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What we want for our children

We want the best for our children, but we don't always think about what this means.  I think Amil Niazi ("Why Do Kids Need Ambition?" in The Cut) says it well.

Before having kids, I’d imagined I’d want to be involved in their career success in ways my own parents weren’t. I thought fixating on a certain kind of achievement would make their lives easier than mine was. In the years since having them, it really doesn’t matter to me what they want to do or accomplish when they’re older. I’m more focused on the kind of person they want to be. Are they empathetic and aware of others’ feelings? Do they take care of the environment around them and understand that they’re connected to a community bigger than just themselves and their family? Do they feel safe expressing themselves wholly and sharing that with the people around them? Are they kind?
... It’s not that I don’t want the best for my kids — it’s just that I have a new understanding of what “the best” looks like. It’s not about raising the ideal employee with an overstuffed resume thanks to an overstuffed schedule, but a loving, aware person, who understands there are many ways to feel fulfilled and successful.


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  • Who we are is to me more important than what we do.  I cannot claim to have been a great influence on my children, I have many regrets.  However I take great pride in the fact that some of my values, empathy, care, intelligent thought and resilience appear to have manefested to some degree, although I cannot claim any responsibility for that!  As parents we try to do our best, and we can only give what we have. I suppose I am most proud of the fact that both of my children do seem to feel save expressing themselves fully and living their lives as they want to. Neither are conformists, which I love.  It would be nice to share more of their lives, passions and interests, but perhaps because they have developed their own it means they didn't feel presurised to follow in their parents' footsteps.  Which is a good thing.  I would love to have had grandchildren, but would never pressurise or make my children feel they owe that to me or anyone else. The most important thing is that children know their parents are supporting them and their life decisions, especially when those decisions are different from their parents.
    Shaping our children is a really delicate line between advising/guiding in early years, but allowing them to fly the nest and find their own way, this best done as a process rather than an overnight experience!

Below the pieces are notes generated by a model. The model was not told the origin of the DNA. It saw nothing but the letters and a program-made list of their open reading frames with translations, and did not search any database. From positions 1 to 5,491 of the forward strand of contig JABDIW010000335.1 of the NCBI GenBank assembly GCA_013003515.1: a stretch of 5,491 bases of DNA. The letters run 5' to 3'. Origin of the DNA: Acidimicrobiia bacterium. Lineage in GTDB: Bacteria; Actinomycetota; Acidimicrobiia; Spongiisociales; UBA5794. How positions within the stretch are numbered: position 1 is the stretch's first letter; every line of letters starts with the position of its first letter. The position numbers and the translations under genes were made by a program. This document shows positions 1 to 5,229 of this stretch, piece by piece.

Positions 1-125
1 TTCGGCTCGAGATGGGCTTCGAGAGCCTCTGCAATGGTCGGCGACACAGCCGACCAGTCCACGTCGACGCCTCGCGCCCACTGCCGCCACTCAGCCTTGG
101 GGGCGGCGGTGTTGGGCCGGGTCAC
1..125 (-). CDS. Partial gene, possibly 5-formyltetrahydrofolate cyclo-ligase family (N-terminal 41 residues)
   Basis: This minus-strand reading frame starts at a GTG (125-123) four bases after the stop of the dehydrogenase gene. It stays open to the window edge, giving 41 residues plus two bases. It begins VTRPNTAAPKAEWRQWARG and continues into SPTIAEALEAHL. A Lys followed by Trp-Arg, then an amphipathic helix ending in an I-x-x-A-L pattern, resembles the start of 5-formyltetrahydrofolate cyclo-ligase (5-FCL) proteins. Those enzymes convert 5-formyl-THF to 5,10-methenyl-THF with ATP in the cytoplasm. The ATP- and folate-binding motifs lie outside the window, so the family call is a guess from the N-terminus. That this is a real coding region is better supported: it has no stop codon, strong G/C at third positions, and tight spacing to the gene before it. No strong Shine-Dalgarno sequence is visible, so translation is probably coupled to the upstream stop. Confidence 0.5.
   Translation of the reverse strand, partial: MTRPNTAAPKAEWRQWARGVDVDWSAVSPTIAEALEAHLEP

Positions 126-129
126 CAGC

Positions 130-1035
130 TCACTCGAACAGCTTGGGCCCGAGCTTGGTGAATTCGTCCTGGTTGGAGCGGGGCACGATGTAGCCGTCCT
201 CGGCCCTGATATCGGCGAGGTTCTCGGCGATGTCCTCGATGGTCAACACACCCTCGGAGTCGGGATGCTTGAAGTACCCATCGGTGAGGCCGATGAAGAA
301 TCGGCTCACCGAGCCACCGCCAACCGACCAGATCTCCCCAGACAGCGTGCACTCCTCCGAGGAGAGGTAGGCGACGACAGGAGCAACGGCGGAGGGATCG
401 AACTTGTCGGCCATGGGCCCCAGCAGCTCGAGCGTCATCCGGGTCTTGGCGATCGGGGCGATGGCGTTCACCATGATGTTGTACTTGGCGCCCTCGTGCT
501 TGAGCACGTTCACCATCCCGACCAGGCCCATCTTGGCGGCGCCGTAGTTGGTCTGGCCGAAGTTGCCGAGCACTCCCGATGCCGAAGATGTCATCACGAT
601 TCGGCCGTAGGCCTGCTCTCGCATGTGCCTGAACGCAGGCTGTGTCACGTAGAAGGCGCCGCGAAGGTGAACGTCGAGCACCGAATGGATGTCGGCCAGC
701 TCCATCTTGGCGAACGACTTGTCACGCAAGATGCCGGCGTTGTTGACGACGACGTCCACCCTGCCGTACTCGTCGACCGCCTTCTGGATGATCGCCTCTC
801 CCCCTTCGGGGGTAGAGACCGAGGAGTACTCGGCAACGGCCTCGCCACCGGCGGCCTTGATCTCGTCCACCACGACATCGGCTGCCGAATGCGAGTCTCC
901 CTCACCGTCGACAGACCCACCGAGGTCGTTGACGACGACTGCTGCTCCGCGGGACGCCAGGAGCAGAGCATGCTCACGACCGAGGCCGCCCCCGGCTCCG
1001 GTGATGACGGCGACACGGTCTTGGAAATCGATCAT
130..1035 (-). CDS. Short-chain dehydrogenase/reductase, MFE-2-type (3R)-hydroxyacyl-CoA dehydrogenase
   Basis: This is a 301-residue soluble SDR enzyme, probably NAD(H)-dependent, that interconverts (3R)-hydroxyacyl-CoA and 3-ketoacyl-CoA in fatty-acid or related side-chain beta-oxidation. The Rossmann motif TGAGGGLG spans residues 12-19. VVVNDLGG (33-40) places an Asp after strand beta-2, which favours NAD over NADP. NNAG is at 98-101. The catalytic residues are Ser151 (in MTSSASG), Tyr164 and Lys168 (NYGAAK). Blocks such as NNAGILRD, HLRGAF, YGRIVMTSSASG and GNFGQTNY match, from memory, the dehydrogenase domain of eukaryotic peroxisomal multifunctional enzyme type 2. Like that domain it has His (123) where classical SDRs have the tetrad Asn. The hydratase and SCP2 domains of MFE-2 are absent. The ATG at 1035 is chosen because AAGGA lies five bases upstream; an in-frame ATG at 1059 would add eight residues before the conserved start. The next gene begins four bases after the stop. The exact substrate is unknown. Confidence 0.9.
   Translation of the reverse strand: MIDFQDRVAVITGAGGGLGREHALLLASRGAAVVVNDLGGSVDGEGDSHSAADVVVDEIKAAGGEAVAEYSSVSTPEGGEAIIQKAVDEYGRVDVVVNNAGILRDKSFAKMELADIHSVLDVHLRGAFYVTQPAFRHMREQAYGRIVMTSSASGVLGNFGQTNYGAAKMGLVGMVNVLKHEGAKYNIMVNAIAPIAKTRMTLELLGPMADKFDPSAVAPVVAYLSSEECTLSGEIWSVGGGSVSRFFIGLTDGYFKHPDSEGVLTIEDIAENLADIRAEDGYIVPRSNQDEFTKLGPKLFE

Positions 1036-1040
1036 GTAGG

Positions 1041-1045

•  Paul - yes, I probably would regret, or at least have a sense of dissatisfaction, about my life if all I had done was make rich people richer. But if I had made myself very rich in the process I would also be thankful for that (or self-satisfied if I put it down to how clever I had been).  In reality, I want to be very clear that I do not regret my decision to spend my main career in the NHS; its just that life would in some respects be easier now, for instance since I retired from the NHS I have been doing another part-time job which I will have to do at least until I get my state pension. And at least some of my current lifestyle is funded by inherited wealth! So what I have been saying to my children is, basically, count the cost of your decisions and find a balance. 

  • Adrian - as you say, there needs to be balance.  But, many 'successful' people, when they come to the end of their lives, regret the balance they chose.  I do identify with the cost of choosing to do something worthwhile rather than doing something to make lots of money.  And, yes, that choice brings some regrets.  But if you had spent your life helping to make rich people even richer, is it possible that you might be looking back now and regretting how you spent your life, more than you do right now?

  •  This is great as an ideal.  But there needs to be a balance. Money is useful stuff to have around. In my twenties I was idealistic and believed that money wasn't important (I was still single at the time!).  I chose a career which I loved, but it was about helping sick and mainly poor people (in the NHS). Consequently I have spent the rest of my life worrying about money, and I sometimes think that I should have had a career making rich people richer or helping them spend their money, as that would have made me richer. To be fair, I have always had enough money for my needs and for many of my wants. But for instance, one of my brothers emigrated to Australia about twenty years ago, and when my niece got married out there last month, my other brother and my sister went out there for the wedding, but I wasn't able to afford to go without wiping out most of my savings. I can't say that I was hugely bothered. But I am telling my children who are now in their twenties to think about their career choices, as well as being kind and connected to their community. 

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